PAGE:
This is a government determined, come hell or high water, to strip welfare provision to the absolute bone, an ideological commitment it justifies in terms of the fiscal necessity of austerity savings and the therapeutic magic for all benefit claimants of getting themselves into work. As mental health professionals, we find it tragic and painful to be living through a period in which the social contract between the advantaged and the disadvantaged is under full-frontal attack.

More particularly, we find it shameful that our own professional bodies – psychotherapists, counsellors, psychologists and psychiatrists – continue to participate in the abuse of human rights and of their own ethical codes through their involvement in the psycho-compulsion of benefits complainants through the DWP’s workfare and Work and Health policies.

We call on the government to reverse its policies of welfare cuts as a minimum step to honouring Theresa May’s promises for a fairer deal for those struggling to cope to maintain any decent conditions of life. And we call upon our fellow ‘psy’ professionals to now insist on a withdrawal of all involvement in supporting the psychological coercion and punishment by the DWP of the most disadvantaged members of our society.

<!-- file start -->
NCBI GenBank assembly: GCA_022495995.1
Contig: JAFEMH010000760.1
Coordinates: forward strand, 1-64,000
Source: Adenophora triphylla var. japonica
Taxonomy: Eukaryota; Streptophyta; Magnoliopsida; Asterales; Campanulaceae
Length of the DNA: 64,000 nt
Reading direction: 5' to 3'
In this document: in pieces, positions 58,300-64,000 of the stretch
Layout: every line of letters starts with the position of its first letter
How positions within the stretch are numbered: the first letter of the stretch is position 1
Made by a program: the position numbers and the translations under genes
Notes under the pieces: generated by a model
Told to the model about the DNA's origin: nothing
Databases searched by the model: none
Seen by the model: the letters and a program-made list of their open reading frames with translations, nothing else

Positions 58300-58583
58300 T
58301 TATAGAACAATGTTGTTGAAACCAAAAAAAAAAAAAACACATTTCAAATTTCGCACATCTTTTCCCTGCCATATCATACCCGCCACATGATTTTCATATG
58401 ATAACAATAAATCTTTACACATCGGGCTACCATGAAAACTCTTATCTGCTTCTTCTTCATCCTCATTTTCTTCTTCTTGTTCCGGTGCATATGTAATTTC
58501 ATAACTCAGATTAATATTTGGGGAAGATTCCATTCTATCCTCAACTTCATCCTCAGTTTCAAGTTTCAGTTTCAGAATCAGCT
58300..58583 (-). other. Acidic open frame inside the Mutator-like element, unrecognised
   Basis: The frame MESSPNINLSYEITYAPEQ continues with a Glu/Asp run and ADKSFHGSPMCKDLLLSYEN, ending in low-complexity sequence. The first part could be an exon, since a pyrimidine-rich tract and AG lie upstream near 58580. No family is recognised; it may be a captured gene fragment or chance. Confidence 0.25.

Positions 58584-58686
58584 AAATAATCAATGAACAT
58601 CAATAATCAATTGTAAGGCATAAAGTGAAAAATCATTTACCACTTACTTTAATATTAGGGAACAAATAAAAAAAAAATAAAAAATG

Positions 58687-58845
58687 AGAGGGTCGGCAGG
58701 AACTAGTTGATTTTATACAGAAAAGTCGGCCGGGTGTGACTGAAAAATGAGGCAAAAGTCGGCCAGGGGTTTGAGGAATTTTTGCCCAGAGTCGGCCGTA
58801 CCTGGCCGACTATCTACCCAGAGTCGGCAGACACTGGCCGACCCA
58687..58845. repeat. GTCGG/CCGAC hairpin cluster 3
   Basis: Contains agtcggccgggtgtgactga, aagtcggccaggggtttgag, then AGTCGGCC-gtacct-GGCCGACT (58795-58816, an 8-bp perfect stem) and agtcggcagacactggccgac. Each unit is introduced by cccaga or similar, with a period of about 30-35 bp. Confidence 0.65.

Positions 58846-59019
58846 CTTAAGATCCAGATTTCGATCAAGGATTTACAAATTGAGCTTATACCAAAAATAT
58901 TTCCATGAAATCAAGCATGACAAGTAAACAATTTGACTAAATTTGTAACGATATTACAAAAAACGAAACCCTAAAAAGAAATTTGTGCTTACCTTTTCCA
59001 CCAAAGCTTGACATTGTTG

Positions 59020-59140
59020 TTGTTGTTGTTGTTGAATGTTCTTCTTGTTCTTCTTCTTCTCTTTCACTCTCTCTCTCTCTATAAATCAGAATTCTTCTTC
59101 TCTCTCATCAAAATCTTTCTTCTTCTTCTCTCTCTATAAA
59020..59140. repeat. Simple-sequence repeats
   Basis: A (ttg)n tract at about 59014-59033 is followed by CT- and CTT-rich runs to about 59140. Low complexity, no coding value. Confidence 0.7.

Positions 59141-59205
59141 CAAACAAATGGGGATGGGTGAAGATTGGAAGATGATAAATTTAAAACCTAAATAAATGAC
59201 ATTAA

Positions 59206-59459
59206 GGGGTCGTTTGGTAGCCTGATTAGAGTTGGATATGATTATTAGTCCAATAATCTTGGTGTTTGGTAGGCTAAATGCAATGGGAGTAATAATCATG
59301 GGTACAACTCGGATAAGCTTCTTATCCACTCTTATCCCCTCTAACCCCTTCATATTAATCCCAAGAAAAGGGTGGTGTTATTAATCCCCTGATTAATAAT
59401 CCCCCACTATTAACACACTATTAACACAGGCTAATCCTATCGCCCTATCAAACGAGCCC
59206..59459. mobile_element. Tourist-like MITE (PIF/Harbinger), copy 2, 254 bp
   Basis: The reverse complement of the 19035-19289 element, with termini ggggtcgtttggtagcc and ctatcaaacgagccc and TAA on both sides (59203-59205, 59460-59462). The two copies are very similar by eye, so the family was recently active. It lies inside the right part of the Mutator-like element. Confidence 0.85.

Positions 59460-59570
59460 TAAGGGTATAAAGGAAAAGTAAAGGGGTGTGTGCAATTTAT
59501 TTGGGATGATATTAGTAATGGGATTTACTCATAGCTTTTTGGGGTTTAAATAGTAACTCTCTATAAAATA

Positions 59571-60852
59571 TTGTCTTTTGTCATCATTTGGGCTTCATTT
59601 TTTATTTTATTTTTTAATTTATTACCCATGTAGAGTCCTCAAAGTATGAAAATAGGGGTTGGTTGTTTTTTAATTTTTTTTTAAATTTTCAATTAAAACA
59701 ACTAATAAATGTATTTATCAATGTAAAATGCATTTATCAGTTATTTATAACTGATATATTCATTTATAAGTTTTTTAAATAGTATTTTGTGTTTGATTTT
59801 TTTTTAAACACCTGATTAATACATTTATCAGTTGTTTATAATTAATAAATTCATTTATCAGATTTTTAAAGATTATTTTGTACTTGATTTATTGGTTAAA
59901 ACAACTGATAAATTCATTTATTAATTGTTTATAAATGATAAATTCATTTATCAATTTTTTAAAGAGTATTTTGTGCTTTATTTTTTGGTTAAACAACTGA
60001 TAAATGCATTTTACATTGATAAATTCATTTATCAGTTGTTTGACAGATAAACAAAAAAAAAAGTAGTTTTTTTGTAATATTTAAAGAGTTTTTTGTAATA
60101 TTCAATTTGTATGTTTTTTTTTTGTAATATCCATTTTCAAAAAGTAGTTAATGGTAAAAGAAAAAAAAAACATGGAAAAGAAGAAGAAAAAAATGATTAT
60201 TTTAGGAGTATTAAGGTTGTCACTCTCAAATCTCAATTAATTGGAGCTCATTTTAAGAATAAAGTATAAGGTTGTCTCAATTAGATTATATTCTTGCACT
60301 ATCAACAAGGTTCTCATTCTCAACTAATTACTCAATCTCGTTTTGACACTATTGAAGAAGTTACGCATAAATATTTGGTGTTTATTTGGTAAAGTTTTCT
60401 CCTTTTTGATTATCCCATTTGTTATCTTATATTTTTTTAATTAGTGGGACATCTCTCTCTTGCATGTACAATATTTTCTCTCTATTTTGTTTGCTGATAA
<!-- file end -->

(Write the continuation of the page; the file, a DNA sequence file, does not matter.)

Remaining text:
Yours sincerely,

Paul Atkinson and Professor Andrew Samuels (for the Alliance for Counselling and Psychotherapy)

 

Nothing about us without us? Are you bonkers?

In May this year, I joined members of the Mental Health Resistance Network at an event at the Old Vic. It was a panel debate on the state of mental health provision in the UK, one of their Voices Off events linked to the production of Harold Pinter’s The Caretaker. The original panel was Luciana Berger MP, Shadow Minister for Mental Health; Paul Farmer, CEO of Mind; and Simon Wessely President of the Royal College of Psychiatrists. MHRN members protested that there were no service user speakers, and eventually Peter Beresford and Alice Evans were invited onto the panel.

Inspired by the desperate lack of service user voices, mental health activists rapidly got together a zine to distribute at the meeting – a passionate collection of first-hand experiences of living on the sharp end of mental health disability in the UK. Jay Watts of the Alliance contributed a cartoon strip. I promised a short piece but couldn’t finish it for the deadline. Here it is – my belated contribution.

Read the full zine here


What’s wrong with people wanting to talk in public about other people’s mental health without including them in the conversation?